Rodney Ascher’s latest documentary A Glitch in the Matrix presents some interesting perspectives on simulation theory, the proposal that reality is in fact an artificial simulation of some kind, but never quite manages to get under the surface of the idea philosophically or scientifically, relying instead mostly on anecdotes about personal experience and a variety of pop culture references to try to engage with the ideas it purports to be investigating.
The film is clearly trying to appeal to a broad audience, interspersing its discussion of the subject at hand with clips of pop culture phenomena like Minecraft and Elon Musk. This is to attempt to portray where these ideas come from, what they are inspired by and how they are proliferated in the modern world. This method of filmmaking is at times effective, and Ascher’s film moves at a snappy yet easy to follow pace, but the obsession with framing the discussion in this way takes away from the nitty gritty of the actual philosophy or science at hand, almost trivialising it to the level of a discussion in a pub, complete with random anecdotes and bold, unsupported assertions.
The film is at its most interesting at two different points. The first is in its discussion of iconic science fiction writer Philip K. Dick’s 1977 lecture in France where he posits the idea that there is a reality other than the one being experienced by humanity at that moment in time. Dick’s thoughts are documented in the sprawling Exegesis, a collection of his journals where he attempts to make sense of his ‘recovered memories’ of this other present. Dick’s certainty about the reality of simulation theory comes across in his words, and a deeper exploration of those thoughts would have been an interesting avenue to go down, but the film opts instead to touch on them now and again, preferring its talking head interviews where Ascher portrays the different ways people reach the same conclusion: that the reality of the world they are living in is an illusion and thus must be a simulation. These are fun anecdotes, but they don’t get under the skin of the issue, and at times it feels like the film revels too much in the incidental quality of the stories and how they can be related to some pop culture phenomena, be that a film or a reference to a famous billionaire, as well as the graphics Ascher has created to make the film itself an allusion to a classic science fiction style, with intertitles narrated by a robotic voice and a futuristic soundtrack to boot, to truly grapple with the ideas scientifically and philosophically.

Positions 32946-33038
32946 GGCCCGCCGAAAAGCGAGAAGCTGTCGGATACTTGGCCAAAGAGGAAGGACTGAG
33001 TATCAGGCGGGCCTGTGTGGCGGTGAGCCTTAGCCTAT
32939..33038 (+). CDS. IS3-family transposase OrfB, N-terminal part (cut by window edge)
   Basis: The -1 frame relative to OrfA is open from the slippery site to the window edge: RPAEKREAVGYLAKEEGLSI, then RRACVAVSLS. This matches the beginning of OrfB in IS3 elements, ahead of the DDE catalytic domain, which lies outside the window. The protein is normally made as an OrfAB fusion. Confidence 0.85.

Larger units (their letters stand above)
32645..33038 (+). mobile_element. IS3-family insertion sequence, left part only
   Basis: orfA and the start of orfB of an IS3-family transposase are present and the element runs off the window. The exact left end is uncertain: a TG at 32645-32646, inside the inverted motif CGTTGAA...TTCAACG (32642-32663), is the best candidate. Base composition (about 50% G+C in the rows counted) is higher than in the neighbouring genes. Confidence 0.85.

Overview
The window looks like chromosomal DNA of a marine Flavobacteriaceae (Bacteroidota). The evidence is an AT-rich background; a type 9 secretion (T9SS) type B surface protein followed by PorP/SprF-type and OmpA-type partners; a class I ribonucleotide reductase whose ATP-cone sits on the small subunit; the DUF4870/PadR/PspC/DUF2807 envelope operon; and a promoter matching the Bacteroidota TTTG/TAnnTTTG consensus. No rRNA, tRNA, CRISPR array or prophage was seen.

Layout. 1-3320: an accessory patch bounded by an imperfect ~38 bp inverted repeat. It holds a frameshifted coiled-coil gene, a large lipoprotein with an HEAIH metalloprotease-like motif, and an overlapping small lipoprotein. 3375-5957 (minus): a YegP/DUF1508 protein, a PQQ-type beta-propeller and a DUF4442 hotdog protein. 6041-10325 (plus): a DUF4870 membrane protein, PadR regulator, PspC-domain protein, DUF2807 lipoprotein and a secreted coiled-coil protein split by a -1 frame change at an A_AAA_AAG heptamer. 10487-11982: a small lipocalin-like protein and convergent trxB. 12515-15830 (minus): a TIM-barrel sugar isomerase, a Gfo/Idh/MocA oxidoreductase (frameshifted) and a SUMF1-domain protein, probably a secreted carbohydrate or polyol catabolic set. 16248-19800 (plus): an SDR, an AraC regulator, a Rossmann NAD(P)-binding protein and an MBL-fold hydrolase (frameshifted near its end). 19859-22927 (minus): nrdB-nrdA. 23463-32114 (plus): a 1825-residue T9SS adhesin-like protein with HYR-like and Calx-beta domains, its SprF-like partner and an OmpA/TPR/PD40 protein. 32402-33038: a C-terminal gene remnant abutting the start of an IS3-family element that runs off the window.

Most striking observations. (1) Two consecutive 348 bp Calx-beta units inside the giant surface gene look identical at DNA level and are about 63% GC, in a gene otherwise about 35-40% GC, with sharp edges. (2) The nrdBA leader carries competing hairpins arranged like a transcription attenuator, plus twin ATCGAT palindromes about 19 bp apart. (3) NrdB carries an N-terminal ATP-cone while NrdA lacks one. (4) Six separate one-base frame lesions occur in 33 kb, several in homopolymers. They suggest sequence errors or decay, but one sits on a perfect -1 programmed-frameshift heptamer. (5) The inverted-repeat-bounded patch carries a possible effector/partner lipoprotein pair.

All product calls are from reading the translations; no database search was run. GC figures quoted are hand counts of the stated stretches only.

The second of those two points is Ascher’s interview with Joshua Cooke. A super-fan of The Matrix, the seminal science fiction film about simulation theory by The Wachowskis, Cooke became so convinced that he too was living in a simulation that he shot and killed his parents in 2003. Cooke talks candidly to Ascher about his thought process at the time and what precisely led up to his actions, and Ascher uses the interview to portray Cooke’s world at the time in the same video game-like CGI imagery the rest of the film revels in. It is the most impactful section of the film, and Cooke’s recollections are genuinely chilling. Whether or not Ascher is enhancing the interview with his visual aides or the film is far too self-indulgent and should dial back on the computer animated shenanigans is a debate in itself, but there is an undeniable power to those moments and it is an impactful depiction of what strong belief in such a hypothesis can do to someone, or more accurately, make someone do.
It’s in these moments, when the film is at its most philosophical and contemplative, examining the impact and power of a theory like this, that it is at its most interesting. Coming in at just under two hours, the endless archive footage in the rest of the film starts to feel superfluous compared to the attempts to engage with the ideas more fully, feeling a little more like a YouTube compilation than a serious documentary. This is also true of its central artifice, the sometimes fun and sometimes annoying insistence on making the film itself appear like a science fiction video game, but there is some joy to be had here, and while it’s not as hard hitting or intelligent as one might hope, instead often devolving into silliness, A Glitch in the Matrix could at least serve as a satisfactory introduction to engagement with such interesting ideas.
A Glitch in the Matrix is available on DVD and Blu-Ray from May 10th.